The funds of Indian stock market investors are largely exposed to one economy. The case for diversification is straightforward – whereas stocks outside of an investor’s home market often offer exposure to a wider range of economic and market forces, domestic equities tend to be more exposed to the more constrained economic and market forces of their home market. Returns from these many economies and markets can differ from those of an investor’s native market.
Every global economy has its own unique strengths and weaknesses, as well as some inherent hazards. Additionally, not all economies tend to expand or exhibit signs of fragility simultaneously. Having a piece of the non-domestic economy while the verdict is still out on whether the stock market accurately depicts the state of the economy is a step in the direction of diversification. In the event of financial challenges in any one economy, the probability of risk-adjusted returns remains high when funds are geographically spread.
The US holds close to 40% of the world’s equity and fixed-income markets, which together total more than $100 trillion in market value, making it the financial centre of the world. The US economy offers Indian investors a good chance to let some of the largest names in global businesses add a foreign flavour to their domestic portfolio. There is always a solid enough cause to purchase US blue chips like Google, Microsoft, Amazon, Apple, Tesla, and others if you are investing in and holding top Indian companies like Reliance, Bajaj Finserv, TCS, and HDFC Bank, among others. The US-listed stocks have the added benefit of serving a considerably wider worldwide market than the majority of Indian enterprises.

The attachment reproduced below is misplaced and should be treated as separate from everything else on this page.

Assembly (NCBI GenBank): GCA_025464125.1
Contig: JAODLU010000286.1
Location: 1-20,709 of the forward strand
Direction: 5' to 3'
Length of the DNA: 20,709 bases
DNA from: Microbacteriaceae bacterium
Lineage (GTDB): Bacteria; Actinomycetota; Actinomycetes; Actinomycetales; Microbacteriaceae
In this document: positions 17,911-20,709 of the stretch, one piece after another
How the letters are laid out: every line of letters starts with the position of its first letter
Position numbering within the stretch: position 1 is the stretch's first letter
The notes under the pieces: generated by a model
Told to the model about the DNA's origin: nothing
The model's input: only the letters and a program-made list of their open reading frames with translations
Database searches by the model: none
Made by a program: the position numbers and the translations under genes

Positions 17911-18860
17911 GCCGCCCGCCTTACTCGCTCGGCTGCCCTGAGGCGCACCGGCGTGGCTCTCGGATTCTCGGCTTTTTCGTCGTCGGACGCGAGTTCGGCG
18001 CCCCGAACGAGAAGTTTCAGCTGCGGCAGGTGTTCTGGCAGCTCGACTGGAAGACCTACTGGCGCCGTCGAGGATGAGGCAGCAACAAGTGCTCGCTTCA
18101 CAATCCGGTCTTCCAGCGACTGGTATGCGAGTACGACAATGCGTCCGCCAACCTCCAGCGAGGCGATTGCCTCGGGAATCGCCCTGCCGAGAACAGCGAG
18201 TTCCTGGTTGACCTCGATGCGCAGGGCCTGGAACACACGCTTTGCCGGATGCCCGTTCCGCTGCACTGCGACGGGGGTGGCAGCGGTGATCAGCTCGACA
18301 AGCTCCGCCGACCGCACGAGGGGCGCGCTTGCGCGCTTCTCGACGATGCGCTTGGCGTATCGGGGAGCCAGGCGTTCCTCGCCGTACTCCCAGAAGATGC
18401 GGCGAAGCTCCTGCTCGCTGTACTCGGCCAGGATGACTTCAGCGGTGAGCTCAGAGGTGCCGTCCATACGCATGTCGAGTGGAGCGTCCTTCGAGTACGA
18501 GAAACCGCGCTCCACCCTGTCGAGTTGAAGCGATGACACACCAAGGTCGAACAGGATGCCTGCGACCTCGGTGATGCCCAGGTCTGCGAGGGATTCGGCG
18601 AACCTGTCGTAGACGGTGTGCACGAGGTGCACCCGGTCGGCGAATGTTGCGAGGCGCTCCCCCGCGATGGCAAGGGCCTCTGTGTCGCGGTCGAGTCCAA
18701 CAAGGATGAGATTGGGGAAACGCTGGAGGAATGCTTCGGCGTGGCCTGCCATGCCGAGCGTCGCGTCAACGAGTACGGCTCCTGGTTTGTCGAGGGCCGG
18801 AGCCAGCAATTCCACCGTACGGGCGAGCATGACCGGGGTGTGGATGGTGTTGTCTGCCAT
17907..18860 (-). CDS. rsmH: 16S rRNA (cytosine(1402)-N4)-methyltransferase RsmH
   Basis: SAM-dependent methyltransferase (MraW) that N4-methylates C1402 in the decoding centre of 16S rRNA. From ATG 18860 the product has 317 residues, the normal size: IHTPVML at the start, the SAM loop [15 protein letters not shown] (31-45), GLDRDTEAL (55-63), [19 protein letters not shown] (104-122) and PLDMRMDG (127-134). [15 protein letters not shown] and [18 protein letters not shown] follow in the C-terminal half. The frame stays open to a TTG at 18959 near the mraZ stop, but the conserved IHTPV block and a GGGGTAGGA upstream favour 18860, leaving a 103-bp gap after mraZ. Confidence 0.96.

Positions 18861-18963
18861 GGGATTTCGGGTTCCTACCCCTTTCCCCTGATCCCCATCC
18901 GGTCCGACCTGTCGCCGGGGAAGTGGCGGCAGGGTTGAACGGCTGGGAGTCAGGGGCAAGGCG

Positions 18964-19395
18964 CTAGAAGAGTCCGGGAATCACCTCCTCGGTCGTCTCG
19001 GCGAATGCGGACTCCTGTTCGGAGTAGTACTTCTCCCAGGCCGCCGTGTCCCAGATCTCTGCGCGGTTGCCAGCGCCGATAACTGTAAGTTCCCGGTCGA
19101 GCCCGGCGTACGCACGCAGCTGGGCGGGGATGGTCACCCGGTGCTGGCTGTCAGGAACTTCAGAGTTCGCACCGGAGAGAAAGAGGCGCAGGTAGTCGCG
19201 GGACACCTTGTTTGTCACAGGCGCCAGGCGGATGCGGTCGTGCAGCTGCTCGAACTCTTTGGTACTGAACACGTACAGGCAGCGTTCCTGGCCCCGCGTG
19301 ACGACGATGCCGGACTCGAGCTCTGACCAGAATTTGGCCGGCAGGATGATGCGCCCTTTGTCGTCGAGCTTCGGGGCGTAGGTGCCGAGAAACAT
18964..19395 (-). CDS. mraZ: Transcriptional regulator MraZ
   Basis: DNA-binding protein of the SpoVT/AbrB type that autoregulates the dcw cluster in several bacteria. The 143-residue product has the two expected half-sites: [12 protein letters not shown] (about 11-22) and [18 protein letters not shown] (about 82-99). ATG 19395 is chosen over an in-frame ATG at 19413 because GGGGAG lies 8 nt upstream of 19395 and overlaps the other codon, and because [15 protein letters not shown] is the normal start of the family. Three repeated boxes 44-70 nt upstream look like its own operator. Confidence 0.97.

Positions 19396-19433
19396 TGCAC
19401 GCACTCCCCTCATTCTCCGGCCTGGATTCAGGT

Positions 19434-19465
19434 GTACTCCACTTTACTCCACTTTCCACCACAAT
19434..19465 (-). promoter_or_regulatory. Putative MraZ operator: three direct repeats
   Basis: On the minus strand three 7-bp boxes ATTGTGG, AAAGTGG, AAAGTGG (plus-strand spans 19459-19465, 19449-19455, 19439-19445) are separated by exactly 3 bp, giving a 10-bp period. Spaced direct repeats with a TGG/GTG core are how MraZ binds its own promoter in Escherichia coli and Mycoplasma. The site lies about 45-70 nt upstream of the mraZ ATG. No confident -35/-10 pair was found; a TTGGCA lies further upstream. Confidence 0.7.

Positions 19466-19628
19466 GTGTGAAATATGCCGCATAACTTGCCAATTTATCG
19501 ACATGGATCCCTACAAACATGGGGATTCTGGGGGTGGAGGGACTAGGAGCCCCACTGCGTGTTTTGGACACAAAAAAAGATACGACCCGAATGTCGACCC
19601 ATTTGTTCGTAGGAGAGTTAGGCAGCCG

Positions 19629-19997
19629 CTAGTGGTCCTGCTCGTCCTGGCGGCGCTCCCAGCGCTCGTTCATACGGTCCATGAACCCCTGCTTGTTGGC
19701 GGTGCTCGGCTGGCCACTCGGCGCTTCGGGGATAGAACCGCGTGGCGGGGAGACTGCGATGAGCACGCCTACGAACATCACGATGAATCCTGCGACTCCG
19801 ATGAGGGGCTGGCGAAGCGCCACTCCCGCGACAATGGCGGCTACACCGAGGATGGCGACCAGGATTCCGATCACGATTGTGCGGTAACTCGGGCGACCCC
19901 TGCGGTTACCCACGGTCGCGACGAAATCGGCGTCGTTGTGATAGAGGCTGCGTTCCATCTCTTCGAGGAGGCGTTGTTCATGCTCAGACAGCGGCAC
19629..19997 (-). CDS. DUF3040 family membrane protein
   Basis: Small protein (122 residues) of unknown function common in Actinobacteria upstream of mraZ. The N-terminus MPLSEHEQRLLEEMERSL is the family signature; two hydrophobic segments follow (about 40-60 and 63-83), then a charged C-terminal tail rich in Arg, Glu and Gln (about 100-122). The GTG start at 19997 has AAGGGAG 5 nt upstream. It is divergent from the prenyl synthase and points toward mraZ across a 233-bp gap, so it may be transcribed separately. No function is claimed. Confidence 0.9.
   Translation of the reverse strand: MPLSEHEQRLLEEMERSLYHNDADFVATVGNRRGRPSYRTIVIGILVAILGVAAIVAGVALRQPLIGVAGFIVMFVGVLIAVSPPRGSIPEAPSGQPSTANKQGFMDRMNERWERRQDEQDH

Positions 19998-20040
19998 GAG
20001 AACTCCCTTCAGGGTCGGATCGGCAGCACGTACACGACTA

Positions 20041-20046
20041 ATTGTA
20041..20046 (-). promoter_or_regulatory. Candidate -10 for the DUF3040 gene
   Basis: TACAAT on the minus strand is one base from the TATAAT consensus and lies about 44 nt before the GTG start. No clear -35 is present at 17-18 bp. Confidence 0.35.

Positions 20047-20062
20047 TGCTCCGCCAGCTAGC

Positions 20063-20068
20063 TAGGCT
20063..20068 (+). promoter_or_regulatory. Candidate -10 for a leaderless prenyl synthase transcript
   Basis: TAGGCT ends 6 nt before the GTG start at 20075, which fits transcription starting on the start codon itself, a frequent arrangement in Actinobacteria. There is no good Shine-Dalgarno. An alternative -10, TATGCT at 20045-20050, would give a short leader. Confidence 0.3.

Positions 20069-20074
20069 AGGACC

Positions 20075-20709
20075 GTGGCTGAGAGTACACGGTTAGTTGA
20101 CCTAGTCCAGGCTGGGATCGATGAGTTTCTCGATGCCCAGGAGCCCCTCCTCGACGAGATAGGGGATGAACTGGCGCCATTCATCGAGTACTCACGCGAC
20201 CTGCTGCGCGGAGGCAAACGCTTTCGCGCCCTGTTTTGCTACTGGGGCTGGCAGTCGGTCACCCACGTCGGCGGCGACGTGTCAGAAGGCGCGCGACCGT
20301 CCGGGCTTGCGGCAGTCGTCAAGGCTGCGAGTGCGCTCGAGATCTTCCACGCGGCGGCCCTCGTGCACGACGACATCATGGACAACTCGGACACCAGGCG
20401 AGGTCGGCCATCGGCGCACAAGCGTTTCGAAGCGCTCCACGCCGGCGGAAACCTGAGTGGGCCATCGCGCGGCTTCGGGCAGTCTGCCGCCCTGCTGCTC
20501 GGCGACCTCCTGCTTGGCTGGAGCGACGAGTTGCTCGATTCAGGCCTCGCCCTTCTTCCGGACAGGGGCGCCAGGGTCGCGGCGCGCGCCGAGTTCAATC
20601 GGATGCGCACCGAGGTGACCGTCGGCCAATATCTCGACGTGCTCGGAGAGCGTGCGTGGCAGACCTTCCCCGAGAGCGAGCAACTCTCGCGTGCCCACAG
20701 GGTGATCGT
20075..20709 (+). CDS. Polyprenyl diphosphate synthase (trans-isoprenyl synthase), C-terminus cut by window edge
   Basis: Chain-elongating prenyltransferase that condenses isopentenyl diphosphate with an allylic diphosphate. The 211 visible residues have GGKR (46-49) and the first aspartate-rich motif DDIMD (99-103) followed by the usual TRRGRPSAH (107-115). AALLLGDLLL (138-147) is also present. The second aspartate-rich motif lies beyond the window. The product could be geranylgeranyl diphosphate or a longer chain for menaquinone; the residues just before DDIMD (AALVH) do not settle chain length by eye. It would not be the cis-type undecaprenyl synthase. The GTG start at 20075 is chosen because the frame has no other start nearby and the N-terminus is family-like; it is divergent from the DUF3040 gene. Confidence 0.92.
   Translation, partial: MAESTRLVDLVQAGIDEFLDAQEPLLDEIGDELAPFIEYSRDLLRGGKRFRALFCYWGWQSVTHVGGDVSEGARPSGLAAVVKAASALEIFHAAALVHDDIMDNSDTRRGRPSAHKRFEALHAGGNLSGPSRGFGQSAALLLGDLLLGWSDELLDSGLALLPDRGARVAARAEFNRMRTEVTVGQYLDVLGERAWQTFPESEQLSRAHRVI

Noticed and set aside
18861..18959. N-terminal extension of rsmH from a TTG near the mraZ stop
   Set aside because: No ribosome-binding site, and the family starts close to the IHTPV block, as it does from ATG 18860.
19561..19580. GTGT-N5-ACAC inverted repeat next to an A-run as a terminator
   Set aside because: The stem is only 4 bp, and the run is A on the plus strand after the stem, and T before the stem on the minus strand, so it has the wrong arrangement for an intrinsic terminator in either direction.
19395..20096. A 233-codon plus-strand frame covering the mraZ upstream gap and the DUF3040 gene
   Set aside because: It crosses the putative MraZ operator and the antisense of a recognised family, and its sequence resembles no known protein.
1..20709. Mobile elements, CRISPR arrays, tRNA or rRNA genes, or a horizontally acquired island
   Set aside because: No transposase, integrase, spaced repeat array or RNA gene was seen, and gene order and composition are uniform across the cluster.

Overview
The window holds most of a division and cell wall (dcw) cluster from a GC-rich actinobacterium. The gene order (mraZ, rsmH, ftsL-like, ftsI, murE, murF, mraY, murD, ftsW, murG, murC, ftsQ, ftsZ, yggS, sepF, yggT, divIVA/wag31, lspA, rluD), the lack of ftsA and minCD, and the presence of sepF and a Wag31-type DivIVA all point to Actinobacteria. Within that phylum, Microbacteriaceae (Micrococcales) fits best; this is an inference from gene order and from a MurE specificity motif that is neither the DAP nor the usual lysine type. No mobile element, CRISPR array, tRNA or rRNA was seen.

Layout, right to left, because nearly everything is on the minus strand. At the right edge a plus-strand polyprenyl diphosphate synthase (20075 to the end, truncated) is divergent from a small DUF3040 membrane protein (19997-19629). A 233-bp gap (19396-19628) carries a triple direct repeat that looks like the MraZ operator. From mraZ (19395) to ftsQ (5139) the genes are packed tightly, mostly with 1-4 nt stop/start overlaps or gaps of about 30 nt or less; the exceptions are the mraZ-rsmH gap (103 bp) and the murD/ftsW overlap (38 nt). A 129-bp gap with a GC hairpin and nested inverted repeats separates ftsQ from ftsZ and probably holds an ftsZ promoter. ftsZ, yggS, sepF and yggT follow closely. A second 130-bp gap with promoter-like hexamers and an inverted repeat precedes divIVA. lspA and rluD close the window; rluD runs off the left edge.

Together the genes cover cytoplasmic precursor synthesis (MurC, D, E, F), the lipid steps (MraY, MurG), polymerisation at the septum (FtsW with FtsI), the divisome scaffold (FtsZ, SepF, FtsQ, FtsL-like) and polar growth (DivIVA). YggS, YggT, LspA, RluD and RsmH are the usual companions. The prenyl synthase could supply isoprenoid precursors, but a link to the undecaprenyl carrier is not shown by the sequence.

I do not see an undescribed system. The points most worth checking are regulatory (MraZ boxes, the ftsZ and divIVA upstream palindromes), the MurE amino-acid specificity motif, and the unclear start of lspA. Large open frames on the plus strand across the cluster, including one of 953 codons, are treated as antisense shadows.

Some of the largest firms in the world thrive on the US stock market. The US stock market is centred on businesses that are pioneering technical improvements and consistently introducing new concepts and methods. History demonstrates that investment in some of these global companies has yielded favourable long-term returns for global shareholders. Many of these businesses are cutting-edge technologically and even work in new sectors including artificial intelligence, genomics, materials research, environmental science, and advanced pharmaceuticals.
The US continues to have the greatest economy in the world, with a 20 trillion dollar GDP, and some of the major global companies from China, Japan, and other developed nations are listed on their stock markets thanks to the NYSE, Dow Jones, Nasdaq, and Russell indices.
India continues to present a highly enticing prospect and is generally a desirable growth market. However, India still accounts for only 5% of the global GDP. Therefore, it is essential to diversify away from the risk associated with India. The US is the ideal market for doing so.
The US is rapidly emerging as the top choice for international investing for an increasing number of Indian investors. The US stock market offers opportunities for all traders, from novices to long-term investors, through individual stocks and exchange-traded funds (ETFs).